Alexander Ulanovsky

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Alexander Petrovich Ulanovsky (aka Ulrich, William Berman, Nathan Sherman) (1895-1968?) was the chief illegal rezident for Soviet Military Intelligence (GRU) in the United States from 1931 until 1934.

Born in the Ukraine, Ulanovsky joined the Socialist Revolutionary Party as a youth. Arrested by the Tsarist Okhrana for radical activity, he was deported to Siberia where he was confined to the same camp as Joseph Stalin. While in exile, he stole Stalin's fur coat and made a daring escape.

Following the October Revolution, Ulanovsky enlisted in the Red Army and served as the commander of an armored train during the Civil War. He fought in the Ukraine and the Crimea against both the Whites and the peasant army of the anarchist Nestor Makhno. After the war he joined Soviet military intelligence and served as a secret agent in Argentina and Shanghai.

Together with his wife Nadezhda, Ulanovsky came to America on the maiden voyage of The Bremen in 1931. His mission was to take over the GRU apparatus assembled by his predecessor, Manfred Stern, who was moving on to China. Some of the known members of the group were Lydia Stahl, Robert Gordon Switz, Leon Minster, Robert Osman, Joshua Tamer, and Whittaker Chambers. In his memoir, Witness, Chamber's provided an insider's view of the workings of the apparatus and a deferential portrait of Ulanovsky, whom he called "the only Russian who was ever to become my close friend." However, the spy Hede Massing who also knew Ulanovsky at this time, under the alias Bill Berman, wrote in her memoir that he was a "confused and inept man" and "one of the least ambitious and offensive of the crew of Russian agents with whom I had to deal." The group's principle activity was securing patent applications, blueprints, and technical manuals which they would pack into a large crate and ship to the Soviet Union. After Robert Osman was arrested while spying on the U.S. military installation in Panama, Ulanovsky was recalled.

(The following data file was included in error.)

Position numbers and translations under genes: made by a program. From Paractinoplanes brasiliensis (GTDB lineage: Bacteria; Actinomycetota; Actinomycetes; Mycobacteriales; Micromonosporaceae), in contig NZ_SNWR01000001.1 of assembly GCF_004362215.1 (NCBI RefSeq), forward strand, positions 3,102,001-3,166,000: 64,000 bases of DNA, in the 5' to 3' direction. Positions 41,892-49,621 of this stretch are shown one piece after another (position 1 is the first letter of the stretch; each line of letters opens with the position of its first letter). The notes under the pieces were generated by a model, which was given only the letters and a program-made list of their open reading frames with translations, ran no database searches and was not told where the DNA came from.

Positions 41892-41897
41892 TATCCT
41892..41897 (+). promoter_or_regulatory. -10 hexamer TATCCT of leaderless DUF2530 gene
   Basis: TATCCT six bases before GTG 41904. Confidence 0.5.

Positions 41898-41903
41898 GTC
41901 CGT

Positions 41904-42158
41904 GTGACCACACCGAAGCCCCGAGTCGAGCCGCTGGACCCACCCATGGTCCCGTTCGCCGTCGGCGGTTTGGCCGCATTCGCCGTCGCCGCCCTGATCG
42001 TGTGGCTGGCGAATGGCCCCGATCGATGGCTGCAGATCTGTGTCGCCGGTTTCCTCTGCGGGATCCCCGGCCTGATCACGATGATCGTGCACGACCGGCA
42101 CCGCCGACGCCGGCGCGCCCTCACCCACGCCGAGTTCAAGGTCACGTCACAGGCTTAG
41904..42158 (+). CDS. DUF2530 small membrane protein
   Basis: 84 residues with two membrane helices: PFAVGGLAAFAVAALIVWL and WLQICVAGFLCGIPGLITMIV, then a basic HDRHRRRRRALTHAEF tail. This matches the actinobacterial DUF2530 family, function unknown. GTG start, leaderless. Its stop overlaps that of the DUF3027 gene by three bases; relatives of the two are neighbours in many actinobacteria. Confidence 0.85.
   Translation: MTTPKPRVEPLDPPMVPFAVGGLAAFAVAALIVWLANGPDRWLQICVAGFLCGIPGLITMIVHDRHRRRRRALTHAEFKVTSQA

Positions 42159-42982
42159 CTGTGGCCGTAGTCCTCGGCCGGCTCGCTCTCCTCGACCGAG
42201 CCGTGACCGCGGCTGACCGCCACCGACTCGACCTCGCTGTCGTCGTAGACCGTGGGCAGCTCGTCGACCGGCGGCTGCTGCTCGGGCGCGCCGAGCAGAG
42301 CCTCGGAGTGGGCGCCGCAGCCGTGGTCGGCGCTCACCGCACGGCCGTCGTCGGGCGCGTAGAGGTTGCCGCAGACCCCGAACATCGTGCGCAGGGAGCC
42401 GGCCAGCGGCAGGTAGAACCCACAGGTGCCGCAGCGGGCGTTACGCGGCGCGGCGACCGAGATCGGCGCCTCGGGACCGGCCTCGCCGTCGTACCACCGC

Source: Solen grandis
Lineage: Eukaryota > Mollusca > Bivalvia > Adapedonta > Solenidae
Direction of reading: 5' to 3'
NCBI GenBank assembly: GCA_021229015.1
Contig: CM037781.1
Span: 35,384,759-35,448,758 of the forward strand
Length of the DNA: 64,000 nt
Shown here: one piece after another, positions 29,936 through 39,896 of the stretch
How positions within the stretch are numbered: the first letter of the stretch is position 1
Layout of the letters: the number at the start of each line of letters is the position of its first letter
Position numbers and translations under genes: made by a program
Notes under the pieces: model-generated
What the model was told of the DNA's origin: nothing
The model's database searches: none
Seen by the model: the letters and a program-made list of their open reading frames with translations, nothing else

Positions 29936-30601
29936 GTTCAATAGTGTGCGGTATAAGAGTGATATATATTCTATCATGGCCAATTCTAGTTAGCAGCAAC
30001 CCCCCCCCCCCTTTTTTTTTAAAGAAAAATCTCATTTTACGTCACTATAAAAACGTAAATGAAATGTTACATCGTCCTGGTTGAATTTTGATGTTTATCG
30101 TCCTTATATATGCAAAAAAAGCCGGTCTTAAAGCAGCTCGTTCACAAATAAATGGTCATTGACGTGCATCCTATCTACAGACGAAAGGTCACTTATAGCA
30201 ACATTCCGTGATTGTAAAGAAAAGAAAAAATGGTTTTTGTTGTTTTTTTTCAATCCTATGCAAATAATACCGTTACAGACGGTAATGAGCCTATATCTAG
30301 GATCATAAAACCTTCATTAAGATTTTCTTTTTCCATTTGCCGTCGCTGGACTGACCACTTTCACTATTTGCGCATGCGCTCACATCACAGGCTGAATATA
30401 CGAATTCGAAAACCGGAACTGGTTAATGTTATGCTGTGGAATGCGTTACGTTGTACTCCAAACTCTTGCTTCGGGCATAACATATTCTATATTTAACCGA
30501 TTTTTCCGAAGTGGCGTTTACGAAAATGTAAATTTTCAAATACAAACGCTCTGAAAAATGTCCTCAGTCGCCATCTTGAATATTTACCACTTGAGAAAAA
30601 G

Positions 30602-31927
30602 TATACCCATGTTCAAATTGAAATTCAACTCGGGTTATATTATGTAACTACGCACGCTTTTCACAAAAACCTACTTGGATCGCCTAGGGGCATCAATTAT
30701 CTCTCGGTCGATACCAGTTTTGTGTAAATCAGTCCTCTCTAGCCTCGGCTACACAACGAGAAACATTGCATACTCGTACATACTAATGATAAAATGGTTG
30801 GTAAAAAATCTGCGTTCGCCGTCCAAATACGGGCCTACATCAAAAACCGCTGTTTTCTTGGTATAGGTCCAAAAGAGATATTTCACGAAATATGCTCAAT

The Danish police arrested Ulanovsky, operating under the alias Nathan Sherman, in Copenhagen in 1935, following a search of his hotel room which turned up codes, money, and multiple passports. Two other Americans, George Mink and Leon Josephson, were also arrested. Ulanovsky claimed they were Jewish anti-fascists fighting against Hitler, but the police had information, possibly obtained from the Gestapo, that proved they were operating a Soviet espionage ring. The Danes held a secret trial and Ulanovsky was convicted of spying and sentenced to eighteen months in prison. He was later deported to the Soviet Union.

Remarkably, Ulanovsky survived the Great Purge. In 1948 he was sentenced to 10 years of hard labor in the Gulag for anarchist tendencies. To no avail, he wrote to Stalin begging for leniency and apologizing for the earlier theft of his coat. Upon his release, Ulanovsky became a dissident and he died in the Soviet Union in the late 1960s.


  • Whittaker Chambers, Witness, Random House, 1952.
  • Hede Massing, This Deception, Duell, Sloan, and Pearce, 1951.
  • Sam Tenenhaus, Whittaker Chambers, Random House, 1997.
  • Maya and Nadezhda Ulanovskaya, Istoriya Odnoi Semyi (One Family's Story), Chalidze Publications, 1982.
  • Louis Waldman, Labor Lawyer, E.P. Dutton, 1944.